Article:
No. 2: Clamping Down on Opponents’ Run Game
Despite the drop off in sack production down the stretch, the 49ers defense still finished No. 2 in scoring and had the best defense against the pass.
This wasn’t the case against opposing teams’ rushing attacks, however.
By regular season’s end, the Niners allowed an average of 4.5 yards rushing per carry, which ranked 23rd best in the league. A big part of the reason was the defensive shift to a wide-9 alignment, which opened up the interior of the defense, and that was an area many a team tried to exploit when they faced San Francisco.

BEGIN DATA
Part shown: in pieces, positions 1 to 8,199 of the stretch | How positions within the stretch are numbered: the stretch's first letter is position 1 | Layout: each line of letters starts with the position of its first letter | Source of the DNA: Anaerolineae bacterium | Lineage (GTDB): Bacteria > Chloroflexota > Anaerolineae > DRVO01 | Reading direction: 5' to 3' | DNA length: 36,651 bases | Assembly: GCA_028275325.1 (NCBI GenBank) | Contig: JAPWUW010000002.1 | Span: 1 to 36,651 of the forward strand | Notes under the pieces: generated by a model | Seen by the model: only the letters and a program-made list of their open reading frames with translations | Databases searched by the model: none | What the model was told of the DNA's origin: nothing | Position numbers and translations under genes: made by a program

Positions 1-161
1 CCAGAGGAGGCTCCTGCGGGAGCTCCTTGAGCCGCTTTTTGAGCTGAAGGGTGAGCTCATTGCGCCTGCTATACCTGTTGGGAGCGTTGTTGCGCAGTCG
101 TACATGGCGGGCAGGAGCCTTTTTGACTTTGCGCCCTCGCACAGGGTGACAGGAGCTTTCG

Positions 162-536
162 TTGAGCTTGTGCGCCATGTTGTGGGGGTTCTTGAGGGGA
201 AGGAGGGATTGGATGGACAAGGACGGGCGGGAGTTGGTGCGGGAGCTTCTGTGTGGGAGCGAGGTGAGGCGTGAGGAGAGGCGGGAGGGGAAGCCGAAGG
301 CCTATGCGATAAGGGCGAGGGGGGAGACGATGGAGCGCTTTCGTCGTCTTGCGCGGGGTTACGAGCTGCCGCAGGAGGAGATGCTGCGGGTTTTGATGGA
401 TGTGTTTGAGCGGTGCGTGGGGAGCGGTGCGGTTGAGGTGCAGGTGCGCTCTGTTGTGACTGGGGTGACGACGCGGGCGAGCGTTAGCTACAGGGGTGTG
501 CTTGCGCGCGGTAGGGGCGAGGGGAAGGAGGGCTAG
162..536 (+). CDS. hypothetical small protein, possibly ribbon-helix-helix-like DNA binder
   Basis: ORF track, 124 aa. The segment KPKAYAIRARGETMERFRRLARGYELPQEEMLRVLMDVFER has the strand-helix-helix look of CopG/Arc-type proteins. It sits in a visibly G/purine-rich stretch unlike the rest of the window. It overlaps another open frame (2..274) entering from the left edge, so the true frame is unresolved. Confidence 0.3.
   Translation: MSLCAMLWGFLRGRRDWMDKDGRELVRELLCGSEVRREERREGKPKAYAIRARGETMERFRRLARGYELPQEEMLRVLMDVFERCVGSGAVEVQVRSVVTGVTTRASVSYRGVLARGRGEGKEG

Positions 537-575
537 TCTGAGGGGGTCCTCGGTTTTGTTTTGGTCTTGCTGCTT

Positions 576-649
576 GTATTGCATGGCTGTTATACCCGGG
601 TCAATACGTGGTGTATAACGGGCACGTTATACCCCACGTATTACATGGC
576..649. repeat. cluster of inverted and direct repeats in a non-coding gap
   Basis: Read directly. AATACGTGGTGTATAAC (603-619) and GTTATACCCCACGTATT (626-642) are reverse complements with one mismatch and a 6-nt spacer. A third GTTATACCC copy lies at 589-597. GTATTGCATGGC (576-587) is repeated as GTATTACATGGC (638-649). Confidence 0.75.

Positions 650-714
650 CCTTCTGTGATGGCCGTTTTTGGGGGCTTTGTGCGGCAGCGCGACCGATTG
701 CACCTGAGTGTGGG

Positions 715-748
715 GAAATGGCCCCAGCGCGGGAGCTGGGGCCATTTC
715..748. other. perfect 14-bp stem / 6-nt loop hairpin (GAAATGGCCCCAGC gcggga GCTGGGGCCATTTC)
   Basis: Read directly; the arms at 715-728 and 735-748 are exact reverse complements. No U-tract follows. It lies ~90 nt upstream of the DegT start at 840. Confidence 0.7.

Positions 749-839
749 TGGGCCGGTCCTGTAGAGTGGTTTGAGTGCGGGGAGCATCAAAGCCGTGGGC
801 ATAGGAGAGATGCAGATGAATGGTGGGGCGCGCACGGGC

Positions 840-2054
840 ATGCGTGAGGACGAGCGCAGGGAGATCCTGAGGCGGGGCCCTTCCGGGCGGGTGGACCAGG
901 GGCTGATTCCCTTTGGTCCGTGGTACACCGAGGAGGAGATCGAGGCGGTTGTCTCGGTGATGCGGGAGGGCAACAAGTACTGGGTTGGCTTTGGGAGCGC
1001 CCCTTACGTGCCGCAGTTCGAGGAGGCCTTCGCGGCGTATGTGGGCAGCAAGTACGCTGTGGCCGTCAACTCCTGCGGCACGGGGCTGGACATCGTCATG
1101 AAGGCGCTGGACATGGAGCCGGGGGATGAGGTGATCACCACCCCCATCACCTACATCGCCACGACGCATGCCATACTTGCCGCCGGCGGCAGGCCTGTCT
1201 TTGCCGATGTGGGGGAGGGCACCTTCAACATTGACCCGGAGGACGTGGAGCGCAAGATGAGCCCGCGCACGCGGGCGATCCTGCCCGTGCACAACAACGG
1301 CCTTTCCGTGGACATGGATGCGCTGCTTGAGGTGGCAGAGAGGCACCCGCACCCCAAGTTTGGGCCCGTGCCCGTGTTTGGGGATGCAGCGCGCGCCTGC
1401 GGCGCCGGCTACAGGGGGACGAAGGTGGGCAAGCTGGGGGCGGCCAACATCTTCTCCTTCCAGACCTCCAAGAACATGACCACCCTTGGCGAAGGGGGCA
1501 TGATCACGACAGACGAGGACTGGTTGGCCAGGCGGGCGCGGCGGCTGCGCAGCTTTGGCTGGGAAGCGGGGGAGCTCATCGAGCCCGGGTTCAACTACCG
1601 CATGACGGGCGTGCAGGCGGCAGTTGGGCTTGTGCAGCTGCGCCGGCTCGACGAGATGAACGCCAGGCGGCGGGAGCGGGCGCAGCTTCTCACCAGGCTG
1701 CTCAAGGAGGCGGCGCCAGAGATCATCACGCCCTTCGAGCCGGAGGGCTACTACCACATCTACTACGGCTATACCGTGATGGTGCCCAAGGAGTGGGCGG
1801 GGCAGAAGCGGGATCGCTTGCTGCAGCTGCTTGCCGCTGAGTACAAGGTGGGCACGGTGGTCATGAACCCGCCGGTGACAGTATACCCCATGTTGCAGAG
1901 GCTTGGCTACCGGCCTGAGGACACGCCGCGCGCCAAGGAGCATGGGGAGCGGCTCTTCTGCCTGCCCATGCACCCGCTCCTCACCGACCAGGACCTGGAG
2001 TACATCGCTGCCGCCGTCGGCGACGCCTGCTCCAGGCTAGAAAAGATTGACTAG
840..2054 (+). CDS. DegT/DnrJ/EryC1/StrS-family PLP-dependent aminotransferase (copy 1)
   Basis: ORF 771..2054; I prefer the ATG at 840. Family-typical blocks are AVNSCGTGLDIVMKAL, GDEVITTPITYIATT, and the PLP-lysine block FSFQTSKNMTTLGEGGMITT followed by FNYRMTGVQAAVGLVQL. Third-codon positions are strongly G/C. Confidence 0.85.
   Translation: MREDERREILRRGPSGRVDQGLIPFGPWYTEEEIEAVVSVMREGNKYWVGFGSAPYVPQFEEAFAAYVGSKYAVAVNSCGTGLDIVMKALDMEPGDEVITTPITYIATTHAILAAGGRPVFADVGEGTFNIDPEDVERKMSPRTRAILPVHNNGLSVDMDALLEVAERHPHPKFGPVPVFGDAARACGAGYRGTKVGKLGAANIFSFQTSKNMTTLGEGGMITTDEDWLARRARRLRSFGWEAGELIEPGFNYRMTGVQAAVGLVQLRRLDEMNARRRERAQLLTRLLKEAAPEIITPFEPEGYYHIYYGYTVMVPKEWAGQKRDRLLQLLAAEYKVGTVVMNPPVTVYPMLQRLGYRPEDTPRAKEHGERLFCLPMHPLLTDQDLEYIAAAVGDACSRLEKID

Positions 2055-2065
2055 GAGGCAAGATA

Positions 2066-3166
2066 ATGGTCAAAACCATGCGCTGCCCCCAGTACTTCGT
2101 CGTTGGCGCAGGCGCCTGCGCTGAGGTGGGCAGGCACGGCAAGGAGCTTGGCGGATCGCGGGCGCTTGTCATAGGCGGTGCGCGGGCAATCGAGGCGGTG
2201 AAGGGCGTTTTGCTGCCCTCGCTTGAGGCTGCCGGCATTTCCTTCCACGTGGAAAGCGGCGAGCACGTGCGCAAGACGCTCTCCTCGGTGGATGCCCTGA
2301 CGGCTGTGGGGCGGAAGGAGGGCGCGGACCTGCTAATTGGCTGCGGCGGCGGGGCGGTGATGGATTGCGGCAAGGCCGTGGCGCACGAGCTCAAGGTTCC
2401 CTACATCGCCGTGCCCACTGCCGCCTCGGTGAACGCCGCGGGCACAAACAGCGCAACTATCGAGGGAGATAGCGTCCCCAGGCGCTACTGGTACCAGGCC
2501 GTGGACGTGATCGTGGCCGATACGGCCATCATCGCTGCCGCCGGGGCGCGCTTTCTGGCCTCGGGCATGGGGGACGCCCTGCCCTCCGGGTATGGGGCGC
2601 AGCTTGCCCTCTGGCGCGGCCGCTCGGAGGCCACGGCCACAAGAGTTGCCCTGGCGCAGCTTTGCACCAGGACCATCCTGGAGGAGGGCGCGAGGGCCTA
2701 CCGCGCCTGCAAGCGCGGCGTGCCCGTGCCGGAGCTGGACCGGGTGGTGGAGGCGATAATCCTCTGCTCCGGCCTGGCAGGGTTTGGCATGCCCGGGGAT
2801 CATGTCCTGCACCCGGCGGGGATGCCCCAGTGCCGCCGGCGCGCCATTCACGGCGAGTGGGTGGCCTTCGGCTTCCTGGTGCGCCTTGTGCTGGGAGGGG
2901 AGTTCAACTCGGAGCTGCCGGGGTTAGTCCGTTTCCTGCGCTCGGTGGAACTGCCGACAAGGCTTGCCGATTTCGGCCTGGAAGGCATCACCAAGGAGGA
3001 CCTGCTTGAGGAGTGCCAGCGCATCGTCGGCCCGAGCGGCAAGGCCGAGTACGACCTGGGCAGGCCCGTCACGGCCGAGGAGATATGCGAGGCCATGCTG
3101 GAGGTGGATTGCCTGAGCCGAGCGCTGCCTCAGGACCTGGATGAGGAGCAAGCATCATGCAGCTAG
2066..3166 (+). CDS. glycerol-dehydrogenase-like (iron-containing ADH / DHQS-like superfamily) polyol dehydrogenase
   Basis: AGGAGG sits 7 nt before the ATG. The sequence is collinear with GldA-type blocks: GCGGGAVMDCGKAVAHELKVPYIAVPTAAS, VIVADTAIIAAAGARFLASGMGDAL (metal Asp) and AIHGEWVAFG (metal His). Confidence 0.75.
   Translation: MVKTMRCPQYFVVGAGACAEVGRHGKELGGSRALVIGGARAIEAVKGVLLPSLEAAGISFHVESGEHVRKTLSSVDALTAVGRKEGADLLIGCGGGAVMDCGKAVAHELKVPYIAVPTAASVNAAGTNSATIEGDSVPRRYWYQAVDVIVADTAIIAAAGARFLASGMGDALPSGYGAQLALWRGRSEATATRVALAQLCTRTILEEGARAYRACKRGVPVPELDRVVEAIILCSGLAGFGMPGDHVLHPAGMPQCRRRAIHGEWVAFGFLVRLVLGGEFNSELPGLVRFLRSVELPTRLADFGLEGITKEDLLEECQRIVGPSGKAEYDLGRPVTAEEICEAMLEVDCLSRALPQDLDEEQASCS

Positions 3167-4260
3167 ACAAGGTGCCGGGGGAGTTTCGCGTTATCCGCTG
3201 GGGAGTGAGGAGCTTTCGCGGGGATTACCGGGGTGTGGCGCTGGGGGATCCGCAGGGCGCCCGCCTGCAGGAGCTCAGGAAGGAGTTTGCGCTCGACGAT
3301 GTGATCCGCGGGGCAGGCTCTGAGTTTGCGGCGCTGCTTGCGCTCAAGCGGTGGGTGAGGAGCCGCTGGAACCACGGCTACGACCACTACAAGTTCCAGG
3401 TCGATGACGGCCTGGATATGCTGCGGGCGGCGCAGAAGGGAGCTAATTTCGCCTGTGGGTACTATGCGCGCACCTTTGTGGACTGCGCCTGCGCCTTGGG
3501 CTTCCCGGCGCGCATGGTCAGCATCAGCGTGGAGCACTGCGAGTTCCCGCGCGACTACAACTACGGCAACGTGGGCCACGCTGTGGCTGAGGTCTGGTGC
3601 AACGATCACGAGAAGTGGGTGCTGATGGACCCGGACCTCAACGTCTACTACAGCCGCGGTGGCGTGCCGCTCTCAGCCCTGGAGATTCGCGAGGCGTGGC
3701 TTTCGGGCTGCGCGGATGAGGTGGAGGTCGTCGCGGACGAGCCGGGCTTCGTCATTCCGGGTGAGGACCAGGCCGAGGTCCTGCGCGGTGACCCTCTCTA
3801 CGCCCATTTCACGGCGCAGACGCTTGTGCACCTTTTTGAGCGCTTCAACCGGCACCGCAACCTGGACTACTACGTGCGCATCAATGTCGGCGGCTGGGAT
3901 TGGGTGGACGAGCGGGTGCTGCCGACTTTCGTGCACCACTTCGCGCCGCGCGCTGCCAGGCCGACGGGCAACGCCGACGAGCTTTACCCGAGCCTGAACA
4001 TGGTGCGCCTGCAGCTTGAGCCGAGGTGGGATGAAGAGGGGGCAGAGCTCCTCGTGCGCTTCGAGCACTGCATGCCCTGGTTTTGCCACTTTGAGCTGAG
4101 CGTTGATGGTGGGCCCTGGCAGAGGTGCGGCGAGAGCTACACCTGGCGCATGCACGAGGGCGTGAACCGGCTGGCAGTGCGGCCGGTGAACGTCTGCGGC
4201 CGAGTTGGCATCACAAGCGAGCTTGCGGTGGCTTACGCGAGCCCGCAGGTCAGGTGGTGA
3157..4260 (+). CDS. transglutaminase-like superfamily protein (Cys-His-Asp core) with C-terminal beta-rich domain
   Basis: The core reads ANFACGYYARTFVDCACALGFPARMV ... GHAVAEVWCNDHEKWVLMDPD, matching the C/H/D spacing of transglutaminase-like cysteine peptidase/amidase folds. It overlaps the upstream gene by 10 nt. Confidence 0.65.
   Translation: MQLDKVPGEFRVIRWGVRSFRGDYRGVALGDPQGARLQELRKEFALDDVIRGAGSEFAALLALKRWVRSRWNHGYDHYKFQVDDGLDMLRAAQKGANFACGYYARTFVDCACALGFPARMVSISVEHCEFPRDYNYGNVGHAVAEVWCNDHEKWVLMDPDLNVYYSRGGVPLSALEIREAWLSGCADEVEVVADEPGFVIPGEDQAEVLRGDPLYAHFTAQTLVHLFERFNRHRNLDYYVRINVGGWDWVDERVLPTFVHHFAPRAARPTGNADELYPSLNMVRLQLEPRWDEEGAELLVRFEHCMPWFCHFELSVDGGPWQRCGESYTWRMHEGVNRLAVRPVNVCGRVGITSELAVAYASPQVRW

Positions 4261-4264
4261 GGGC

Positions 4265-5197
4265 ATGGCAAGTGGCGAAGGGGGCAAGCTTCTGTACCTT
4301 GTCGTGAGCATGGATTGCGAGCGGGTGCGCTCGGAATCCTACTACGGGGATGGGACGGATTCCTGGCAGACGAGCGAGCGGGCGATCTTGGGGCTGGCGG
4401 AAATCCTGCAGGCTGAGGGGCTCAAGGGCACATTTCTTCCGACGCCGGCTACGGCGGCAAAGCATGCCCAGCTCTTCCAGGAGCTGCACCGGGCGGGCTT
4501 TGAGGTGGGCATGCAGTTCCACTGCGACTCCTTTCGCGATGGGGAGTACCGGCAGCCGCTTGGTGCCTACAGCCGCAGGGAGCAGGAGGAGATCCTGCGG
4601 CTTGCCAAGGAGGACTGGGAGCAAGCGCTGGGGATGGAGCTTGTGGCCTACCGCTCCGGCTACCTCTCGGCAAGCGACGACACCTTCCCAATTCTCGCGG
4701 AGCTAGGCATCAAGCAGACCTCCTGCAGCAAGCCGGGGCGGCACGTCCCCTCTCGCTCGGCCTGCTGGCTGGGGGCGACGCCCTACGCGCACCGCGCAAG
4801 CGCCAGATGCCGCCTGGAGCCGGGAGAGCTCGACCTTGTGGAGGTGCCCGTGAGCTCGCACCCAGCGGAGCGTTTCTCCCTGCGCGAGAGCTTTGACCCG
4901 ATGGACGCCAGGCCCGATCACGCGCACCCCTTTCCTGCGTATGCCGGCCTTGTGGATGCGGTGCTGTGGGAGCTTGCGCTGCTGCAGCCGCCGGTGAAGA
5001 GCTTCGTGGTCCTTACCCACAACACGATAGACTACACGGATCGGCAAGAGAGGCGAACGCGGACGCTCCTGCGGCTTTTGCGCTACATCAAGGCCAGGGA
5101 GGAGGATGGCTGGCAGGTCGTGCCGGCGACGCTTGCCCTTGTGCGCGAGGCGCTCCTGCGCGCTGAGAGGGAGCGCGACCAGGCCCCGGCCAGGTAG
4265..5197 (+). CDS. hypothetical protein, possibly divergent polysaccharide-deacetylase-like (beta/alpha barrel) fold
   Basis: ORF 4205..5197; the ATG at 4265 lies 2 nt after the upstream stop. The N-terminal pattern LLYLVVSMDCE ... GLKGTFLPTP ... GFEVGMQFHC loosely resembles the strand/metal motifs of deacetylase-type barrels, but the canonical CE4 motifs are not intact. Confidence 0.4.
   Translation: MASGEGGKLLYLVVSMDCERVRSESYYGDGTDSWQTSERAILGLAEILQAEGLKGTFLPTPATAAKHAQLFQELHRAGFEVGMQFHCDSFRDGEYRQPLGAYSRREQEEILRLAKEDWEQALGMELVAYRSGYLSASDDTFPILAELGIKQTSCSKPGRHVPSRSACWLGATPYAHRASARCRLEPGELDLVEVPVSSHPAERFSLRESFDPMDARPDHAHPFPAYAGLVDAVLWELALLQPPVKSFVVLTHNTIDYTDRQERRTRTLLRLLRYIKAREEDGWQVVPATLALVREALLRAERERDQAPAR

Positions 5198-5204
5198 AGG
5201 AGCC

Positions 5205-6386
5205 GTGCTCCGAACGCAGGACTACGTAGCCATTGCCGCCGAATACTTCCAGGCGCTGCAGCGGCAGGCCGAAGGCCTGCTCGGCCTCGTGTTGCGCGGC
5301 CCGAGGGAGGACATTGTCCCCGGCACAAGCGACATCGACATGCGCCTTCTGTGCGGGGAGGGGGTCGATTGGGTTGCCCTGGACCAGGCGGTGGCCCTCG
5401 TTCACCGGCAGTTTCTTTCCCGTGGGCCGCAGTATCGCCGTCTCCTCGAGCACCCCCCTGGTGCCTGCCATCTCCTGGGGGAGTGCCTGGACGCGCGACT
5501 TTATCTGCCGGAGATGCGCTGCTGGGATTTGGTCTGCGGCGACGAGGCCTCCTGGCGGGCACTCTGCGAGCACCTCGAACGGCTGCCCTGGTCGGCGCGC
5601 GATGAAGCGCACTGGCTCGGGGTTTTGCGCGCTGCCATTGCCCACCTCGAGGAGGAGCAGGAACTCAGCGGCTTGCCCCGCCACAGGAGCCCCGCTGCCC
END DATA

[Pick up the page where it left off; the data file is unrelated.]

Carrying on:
Like the pass rush, the 49ers could receive a boost when and if linebacker Kwon Alexander returns from what was initially ruled a season-ending pectoral injury. Signs are looking good he’ll be able to do so, which will add to the defense’s playmaking abilities and help reassure depth.
The Niners had only four games in this season when they held opposing rushing attacks to less than 100 yards, and that kind of attack can be the difference between advancing in the postseason or going home.
Merely watching Tennessee Titans running back Derrick Henry churn out chunk plays in the Wild Card round against the New England Patriots, or thinking about Baltimore Ravens quarterback Lamar Jackson or running back Mark Ingram move the ball with ease on the ground, should be reason enough for the 49ers to focus on preventing the run a bit better than they did in the regular season.